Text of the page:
Why our protectors are pushing themselves to the borderline
Australian Border Force officers who can be confronted by death or trauma while serving overseas are feeling pressured to work while physically or mentally unwell, to avoid losing up to 60 per cent of their pay per day, explosive leaked documents reveal.
A health and safety investigation by Comcare, the public sector's compensation authority, has heard evidence workers were not reporting psychological or physical health and safety issues because they feared losing a special seagoing allowance.
ABF officers can take up to a combined 18 days' personal, sick or long-service leave in a year, after which they lose the seagoing commuted allowance for any leave days going forward.
It can cost them hundreds or thousands of dollars, depending on their time off.
An officer took their own life while serving in the Torres Strait in June 2019, with the CPSU fearing the person had been disincentivised to take more leave.
The Comcare report referred to reported incidents where "workers had attended work unwell due to concerns about losing the (allowance)" and that the policy was "causing workers to attend work while physically and mentally unwell".
"I reasonably believe that the current policy relating to the CMA is causing workers to attend work when they are mentally or physically unwell, creating a risk to health and safety given the hazardous nature of the work undertaken by Marine Unit workers," the Comcare inspector stated.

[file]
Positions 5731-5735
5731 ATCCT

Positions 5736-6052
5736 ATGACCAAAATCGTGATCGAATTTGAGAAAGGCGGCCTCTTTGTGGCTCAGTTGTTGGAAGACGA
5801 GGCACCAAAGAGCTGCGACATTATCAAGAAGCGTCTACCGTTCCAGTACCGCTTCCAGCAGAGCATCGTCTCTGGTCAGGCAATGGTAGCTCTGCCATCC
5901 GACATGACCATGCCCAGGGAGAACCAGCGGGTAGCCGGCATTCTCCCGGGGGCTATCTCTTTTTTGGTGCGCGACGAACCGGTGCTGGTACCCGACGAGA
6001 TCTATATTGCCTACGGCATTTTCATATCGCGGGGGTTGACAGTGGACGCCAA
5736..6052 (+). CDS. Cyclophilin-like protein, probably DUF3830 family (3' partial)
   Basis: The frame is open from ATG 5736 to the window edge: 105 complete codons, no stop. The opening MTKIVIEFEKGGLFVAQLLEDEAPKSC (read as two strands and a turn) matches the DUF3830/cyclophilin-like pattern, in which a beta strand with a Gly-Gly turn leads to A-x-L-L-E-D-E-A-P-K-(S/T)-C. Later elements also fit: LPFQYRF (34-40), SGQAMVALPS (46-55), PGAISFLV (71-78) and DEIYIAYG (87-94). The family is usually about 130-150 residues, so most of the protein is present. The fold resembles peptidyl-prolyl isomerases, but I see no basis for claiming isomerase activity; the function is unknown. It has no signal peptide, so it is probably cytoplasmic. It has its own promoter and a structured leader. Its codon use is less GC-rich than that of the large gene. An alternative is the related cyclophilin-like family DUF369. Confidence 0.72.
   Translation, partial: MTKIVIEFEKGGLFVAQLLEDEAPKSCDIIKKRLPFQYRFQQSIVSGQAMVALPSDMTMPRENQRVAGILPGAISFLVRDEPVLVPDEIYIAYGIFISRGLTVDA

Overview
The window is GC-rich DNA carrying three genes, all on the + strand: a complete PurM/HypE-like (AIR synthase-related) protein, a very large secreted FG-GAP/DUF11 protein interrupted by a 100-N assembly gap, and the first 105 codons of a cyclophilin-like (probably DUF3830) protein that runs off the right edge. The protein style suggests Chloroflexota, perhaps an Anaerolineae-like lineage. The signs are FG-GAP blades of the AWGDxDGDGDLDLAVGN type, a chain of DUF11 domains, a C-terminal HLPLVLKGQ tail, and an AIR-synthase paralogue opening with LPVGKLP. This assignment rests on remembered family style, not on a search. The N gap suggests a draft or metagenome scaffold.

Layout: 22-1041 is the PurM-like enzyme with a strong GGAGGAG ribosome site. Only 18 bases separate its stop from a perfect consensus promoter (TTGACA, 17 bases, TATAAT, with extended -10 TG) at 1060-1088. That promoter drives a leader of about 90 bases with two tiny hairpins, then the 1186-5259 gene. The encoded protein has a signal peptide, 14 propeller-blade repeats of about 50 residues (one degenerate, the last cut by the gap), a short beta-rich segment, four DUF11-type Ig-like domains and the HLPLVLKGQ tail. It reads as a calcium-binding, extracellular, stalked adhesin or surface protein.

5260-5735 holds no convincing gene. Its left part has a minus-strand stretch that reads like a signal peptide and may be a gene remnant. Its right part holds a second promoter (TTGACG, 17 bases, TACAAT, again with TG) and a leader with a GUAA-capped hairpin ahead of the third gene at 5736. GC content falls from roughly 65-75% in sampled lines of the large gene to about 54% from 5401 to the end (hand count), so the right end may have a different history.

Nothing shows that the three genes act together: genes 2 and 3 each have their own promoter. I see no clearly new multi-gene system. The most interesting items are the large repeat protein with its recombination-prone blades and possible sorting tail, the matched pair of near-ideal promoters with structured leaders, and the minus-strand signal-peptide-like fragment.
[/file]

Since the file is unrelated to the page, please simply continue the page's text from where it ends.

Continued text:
It called for a risk assessment of the situation and steps to be taken to address it, while the union is arguing the 18-day cap needs to be removed.
Community and Public Sector Union national deputy president Brooke Muscat said the report validated serious concerns seagoing ABF members had been raising for years.
"Workers should never have to choose between their safety and a pay check, but that is what Home Affairs want our Marine Border Force Officers to do," she said.
A Home Affairs spokesman said the department took the health and safety of all workers extremely seriously and had a good safety record, including having a focus on mental health.
"The department has lodged a request for internal review with Comcare in order to obtain more clarity around the findings and directions in the improvement notice," he said.
The spokesman said employees had a duty of care to declare issues related to fitness, and there were support services for officers struggling with physical or mental health.
Opposition home affairs spokeswoman Kristina Keneally said it was outrageous the Government was failing to act on serious health risks faced by ABF officers.
"Australian Border Force officers are working around the clock to protect Australian's health and safety - they deserve a government that is on their side," she said.
Originally published as Why our protectors are pushing themselves to the borderline